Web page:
Miscellaneous

Quick Hits: Supreme Court Arguments, Unpublished Mass Appeals Court Decisions, Trademark Law Decision

May 30, 2008

The “Oyez” web site now presents oral arguments before the Supreme Court in multimedia: As you listen to the argument you see a synchronized transcript, and a photo of the judge or lawyer speaking appears every time there is a change in speaker. This multimedia presentation makes the experience of listening to these arguments much easier and more pleasant. Link here. The Massachusetts Appeals Court has made its unpublished decisions available here. This is particularly helpful, since these decisions are difficult to obtain, and on February 25, 2008, the Court issued a ruling permitting unpublished decisions to be cited for their “persuasive value.” This modified a 23 year old court rule that unpublished decisions could not be cited as legal authority. Massachusetts Federal District Court Judge F. Dennis Saylor, IV has issued a written decision in Commerce Bank and Trust Co. v. TD Banknorth, Inc. (see below). Judge Saylor found a likelihood of confusion between “Commerce Bank” and “TD Commerce Bank,” and issued a preliminary injunction in favor of the plaintiff. While this decision is unexceptional, it is a helpful road map to trademark law in this district, and is another example of Judge Saylor’s crisp and comprehensive writing style. Commerce Bank PI Decision – Upload a doc Read this doc on Scribd: Commerce Bank PI Decision

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Interesting Documents: "Order for Discovery of Computer Memory Devices" in ConnectU v. Facebook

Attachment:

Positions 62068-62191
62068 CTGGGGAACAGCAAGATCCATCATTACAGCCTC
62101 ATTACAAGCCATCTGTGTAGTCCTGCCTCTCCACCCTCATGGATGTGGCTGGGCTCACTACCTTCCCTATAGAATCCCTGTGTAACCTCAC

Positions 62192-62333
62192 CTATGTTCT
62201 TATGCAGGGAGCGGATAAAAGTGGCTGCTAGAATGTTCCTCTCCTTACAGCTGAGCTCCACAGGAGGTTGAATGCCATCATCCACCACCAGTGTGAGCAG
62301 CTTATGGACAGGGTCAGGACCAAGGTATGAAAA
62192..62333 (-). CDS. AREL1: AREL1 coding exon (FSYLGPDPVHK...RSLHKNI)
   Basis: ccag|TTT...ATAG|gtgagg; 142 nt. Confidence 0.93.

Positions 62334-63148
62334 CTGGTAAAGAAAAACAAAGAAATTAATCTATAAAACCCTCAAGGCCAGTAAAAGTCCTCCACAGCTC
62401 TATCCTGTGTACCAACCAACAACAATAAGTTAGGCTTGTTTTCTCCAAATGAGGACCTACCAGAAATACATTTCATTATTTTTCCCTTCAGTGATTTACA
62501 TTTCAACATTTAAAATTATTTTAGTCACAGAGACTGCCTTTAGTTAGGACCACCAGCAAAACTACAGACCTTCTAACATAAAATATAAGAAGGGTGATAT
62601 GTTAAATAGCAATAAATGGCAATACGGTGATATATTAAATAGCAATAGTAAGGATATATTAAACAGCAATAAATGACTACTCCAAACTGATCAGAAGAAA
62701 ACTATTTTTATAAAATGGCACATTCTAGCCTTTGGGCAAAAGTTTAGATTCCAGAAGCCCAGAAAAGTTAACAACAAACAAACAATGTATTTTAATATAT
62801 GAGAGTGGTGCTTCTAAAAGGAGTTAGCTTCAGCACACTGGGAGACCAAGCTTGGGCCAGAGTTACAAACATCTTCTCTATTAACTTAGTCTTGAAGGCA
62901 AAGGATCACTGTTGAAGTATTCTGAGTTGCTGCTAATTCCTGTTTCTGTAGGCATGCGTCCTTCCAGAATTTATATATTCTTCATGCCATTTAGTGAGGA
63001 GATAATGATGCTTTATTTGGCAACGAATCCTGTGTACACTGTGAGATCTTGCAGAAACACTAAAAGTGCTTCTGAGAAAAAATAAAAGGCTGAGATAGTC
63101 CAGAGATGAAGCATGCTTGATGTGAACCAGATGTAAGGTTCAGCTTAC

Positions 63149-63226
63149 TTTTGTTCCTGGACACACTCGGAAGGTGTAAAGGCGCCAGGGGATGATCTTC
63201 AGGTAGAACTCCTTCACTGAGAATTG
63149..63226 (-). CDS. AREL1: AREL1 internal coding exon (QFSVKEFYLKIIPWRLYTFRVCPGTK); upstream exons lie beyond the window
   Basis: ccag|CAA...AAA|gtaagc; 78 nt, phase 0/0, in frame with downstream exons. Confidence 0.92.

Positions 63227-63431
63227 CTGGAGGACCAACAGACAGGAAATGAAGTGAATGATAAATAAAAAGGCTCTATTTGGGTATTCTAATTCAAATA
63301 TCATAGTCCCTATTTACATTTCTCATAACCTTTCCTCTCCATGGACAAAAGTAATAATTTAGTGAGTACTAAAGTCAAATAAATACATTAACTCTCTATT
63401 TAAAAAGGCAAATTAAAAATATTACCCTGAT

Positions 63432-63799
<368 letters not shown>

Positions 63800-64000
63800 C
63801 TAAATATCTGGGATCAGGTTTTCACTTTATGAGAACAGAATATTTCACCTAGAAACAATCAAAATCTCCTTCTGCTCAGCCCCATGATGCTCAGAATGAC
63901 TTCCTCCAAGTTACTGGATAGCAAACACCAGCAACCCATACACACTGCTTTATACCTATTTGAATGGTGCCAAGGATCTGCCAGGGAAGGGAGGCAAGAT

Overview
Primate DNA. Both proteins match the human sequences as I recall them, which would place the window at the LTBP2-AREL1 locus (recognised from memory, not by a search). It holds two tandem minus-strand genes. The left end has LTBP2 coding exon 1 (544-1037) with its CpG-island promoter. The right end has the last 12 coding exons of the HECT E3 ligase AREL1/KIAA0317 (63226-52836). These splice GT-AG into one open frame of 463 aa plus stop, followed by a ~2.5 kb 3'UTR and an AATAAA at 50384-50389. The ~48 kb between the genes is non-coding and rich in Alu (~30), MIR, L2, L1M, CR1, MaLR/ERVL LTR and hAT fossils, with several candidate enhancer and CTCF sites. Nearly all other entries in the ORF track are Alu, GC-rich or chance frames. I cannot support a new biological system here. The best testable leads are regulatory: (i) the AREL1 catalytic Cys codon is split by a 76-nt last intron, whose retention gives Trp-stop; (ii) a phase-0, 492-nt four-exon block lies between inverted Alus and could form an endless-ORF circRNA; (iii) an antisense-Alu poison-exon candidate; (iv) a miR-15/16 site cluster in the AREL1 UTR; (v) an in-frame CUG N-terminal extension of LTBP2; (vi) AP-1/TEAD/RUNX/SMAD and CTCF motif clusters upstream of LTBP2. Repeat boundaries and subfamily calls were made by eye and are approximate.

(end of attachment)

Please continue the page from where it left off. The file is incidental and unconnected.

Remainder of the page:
May 20, 2008

Here is an example of just how complex electronic discovery can become when the stakes are high, and the lawyers are prepared to negotiate an extremely detailed discovery protocol. This document is from the ConnectU v. Facebook litigation, in which ConnectU alleges that the founders of Facebook misappropriated ConnectU ideas and technology. The Order is signed by Magistrate Collings, who is known to be one of the most experienced and sophisticated judges in the Federal District of Massachusetts when it comes to issues of electronic discovery. I’m sure that even he was challenged by this document. Order for Discovery of Computer Memory Devices – Upload a doc Read this doc on Scribd: Order for Discovery of Computer Memory Devices

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Behind The Scenes at Bear Stearns

April 23, 2008

I recently wrote about the Bear Stearns v. Sharon case. (See here and here). Here is a link to a Business Week article, “Bailing out of Bear,” that tells the gruesome story behind the Bear Stearns financial debacle and Bears’ suit against Doug Sharon, the star broker at Bear Stearns who left for Morgan Stanley.